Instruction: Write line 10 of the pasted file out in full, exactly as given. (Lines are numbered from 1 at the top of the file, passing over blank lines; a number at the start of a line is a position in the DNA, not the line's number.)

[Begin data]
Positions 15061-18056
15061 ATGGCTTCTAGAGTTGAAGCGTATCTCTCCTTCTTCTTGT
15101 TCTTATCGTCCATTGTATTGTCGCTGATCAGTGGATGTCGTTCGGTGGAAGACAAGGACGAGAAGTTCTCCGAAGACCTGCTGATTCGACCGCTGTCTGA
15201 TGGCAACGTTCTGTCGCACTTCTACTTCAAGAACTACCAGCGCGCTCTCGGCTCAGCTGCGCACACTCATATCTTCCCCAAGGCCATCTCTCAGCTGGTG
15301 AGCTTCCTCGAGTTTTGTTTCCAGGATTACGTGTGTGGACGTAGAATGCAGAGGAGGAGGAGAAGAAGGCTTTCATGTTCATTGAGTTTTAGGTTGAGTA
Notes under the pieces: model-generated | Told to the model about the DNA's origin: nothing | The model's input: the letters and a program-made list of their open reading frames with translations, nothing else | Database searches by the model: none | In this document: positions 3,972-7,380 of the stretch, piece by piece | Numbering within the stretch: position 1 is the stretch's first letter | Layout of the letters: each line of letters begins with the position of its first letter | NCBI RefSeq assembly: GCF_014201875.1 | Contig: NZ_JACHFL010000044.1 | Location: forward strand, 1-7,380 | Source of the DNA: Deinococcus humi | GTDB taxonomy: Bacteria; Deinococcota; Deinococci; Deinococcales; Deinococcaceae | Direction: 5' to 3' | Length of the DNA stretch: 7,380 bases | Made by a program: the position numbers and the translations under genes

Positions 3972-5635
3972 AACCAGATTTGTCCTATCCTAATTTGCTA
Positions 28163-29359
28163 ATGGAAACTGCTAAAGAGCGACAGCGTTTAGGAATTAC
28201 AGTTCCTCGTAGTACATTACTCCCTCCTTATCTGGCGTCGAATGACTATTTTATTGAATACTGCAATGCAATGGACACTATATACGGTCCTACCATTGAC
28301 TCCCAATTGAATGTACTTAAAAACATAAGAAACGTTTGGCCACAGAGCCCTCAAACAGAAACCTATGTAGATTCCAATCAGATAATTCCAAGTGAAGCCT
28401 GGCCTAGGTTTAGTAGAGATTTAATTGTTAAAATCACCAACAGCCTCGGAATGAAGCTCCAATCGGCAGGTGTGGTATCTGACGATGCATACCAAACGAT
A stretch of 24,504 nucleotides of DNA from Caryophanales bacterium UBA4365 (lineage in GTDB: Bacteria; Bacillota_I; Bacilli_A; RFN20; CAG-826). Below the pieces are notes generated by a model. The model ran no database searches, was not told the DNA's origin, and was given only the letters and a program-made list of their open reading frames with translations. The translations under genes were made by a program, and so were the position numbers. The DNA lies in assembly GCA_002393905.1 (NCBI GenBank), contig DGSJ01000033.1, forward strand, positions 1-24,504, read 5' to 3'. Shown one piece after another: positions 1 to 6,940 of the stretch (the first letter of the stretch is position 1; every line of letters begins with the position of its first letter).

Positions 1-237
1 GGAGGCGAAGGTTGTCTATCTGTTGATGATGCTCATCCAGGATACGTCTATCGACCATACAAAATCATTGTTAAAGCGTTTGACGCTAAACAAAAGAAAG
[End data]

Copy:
28163 ATGGAAACTGCTAAAGAGCGACAGCGTTTAGGAATTAC